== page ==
Like fasteners or other small components of a metal roofing system, sealant might not seem like a significant piece of the puzzle.
Even though you might not see the sealant, it’s a critical part of the roof system, especially as a secondary defense against water intrusion.
Beyond offering the metal sheet and coil used in metal roofing systems, Sheffield Metals also offers sealant and other metal roofing accessories — making us a one-stop shop for everything needed to install a standing seam metal roof. On top of that, sealant plays a huge role in the engineering of our profiles, which is why we think knowing about the different uses and types of sealant is important.
In this article, expect to learn:
- What sealant is
- The types of sealants
- Application methods and special characteristics of different sealants
- Key considerations to remember about sealant
What is Sealant?
At its base level, sealant is “a material used for sealing something to make it airtight or watertight.” Or, it may also be considered a product to seal a space or joint between two materials. Sealant is often mistaken for an adhesive, even though it’s typically not used to bind two items together.
However, the term “sealant” is a general word that covers a multitude of products used in a variety of industries and applications. Some of the most common uses for sealant include:
- HVAC systems
- Automotive and aerospace applications
- Concrete and cement
- Floors and windows
While sealants are often similar to one another, each type has its specific characteristics and uses to keep in mind. For this article, we’ll be discussing the sealants specifically used in standing seam metal roofing applications.
Types of Sealant Used in Metal Roofing Systems
For metal roofing, there are two main types of sealant used regularly: gun caulking sealant and tape sealant. Let’s break down these two types and explain the characteristics and uses for each one.
Gun Caulking Sealant
This type of sealant typically comes in a tube that is loaded into a caulking gun. From there, the sealant can be applied accordingly to the metal roof system, which is typically outlined in the manufacturer’s installation details.
Gun caulk sealant is made from a few different materials, including:
- Silicone (may also be referred to as an “oxime-cured silicone sealant”)
For the most part, these materials are equal in their own right and work well in architectural metal roof and wall applications.
Also, you may notice that some sealants are referred to as one- or single-component sealants, meaning they’re composed of one base component and don’t need to be mixed with anything before application. This is especially helpful for metal roofing because it allows the installer to apply the sealant on the fly without interruption.
Curable vs. Non-curable Sealants
There are two distinct types of caulking sealants: curable and non-curable.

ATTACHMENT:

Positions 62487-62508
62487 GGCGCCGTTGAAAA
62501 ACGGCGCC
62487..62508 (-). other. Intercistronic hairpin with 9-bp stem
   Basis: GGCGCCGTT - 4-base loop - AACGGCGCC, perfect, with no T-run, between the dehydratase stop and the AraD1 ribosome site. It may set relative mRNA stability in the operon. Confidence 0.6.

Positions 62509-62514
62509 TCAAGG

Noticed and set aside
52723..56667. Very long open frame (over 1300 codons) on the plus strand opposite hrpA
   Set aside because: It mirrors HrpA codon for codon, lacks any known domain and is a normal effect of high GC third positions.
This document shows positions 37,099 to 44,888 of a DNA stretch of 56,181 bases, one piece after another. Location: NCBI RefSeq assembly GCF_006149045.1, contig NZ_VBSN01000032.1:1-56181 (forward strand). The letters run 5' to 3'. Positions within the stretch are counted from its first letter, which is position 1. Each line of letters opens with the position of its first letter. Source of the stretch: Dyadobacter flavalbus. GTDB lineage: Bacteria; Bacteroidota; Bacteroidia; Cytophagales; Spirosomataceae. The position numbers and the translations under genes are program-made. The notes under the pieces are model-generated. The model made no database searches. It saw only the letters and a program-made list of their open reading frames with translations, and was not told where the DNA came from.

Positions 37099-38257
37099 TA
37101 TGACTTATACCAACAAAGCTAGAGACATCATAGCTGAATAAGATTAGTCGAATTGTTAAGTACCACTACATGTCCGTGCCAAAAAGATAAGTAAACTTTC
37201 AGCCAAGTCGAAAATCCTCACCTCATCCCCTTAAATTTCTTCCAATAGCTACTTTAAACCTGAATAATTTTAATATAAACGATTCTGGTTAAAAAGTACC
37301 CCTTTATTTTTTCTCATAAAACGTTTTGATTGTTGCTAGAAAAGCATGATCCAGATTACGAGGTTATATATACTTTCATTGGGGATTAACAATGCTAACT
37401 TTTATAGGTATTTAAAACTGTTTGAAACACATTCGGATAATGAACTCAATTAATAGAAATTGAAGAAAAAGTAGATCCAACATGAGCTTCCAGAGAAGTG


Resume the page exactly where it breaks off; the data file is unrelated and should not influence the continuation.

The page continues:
Curable – Curable sealants some out of the tube as a thick paste-like substance and will become harder and more rigid as it cures. For example, NovaFlex Metal Roof Sealant has a standard timetable related to curing:
- 5 days (40°F/60% relative humidity)
- 48 hours (75°F/50% relative humidity)
Non-curable – Non-curable gun caulking sealants don’t harden over time and remain wipeable for a specific period of time. For example, a hot-melt sealant is non-curable, which makes it more flexible and easier to use on a mechanically seamed metal roof profile where seaming is required.
Gun caulking sealants come in a wide variety of colors that match the colors of most paint system brands, such as Sherwin-Williams, PPG, or other coil coating suppliers. Or, many installers choose to use a clear sealant, as it works well on any color of a metal roof or wall application.
When to Use Gun Caulking Sealant
There are some specific metal roof installation situations where you will need to use a gun caulking sealant. Some scenarios may include:
- Any point where you have a metal-to-metal connection that’s isn’t fastened off (i.e., z-closure sides).
- In between the panel seams.
- In spots where the metal is lapped, such as ridge caps, sidewalls, headwalls, metal flashing, and trim.
- At the top of a pipe boot, which should also include a pipe band to keep it from sagging.
- As a method to stop any anti-siphoning by the eave, which can happen as water runs down the roof and gets sucked up between the seams.
When NOT to Use Gun Caulking Sealant
While there are specific use cases for sealant, there are also scenarios where gun caulk is not recommended, such as:
- Points on the roof where metal could be used in the sealant’s place, such as flashing areas.
- In spots where the sealant is exposed, as it will eventually fail (especially in places of regular UV exposure).
- On or at gaps or voids in the roof system.
- On top of any fasteners.
It’s important to remember that using a sealant is not a “cure-all.” It’s meant to be a secondary defense and shouldn’t be the only component that keeps the roof system from leaking.
Testing & Standards
Sealants are tested and engineered to adhere to a variety of industry standards, which provides realistic expectations for how the product will perform once installed. While the test methods and specific guidelines may vary between different products, let’s run through a few common standards:
- Tensile strength (ASTM D412)
- Elongation (ASTM D412)
- Tear resistance (ASTM D624)
- Shore hardness / Durometer hardness (ASTM D2240)
- Joint seal designation (ASTM C920)
- Adhesion to glass, aluminum, and vinyl (ASTM D903)
- Adhesion and cohesion (ASTM C719)
- Federal Specification TT-S-001543A: “This specification covers the properties of a single-component, cold-applied silicone rubber base joint sealing compound (joint sealant) for sealing caulking and glazing applications in building areas and other types of construction.”
- Federal Specification TT-S-230C: “This specification covers the properties of a single component cold-applied synthetic rubber base joint sealant, chemically curing type, for sealing, caulking, or glazing application in buildings and other types of constructions.”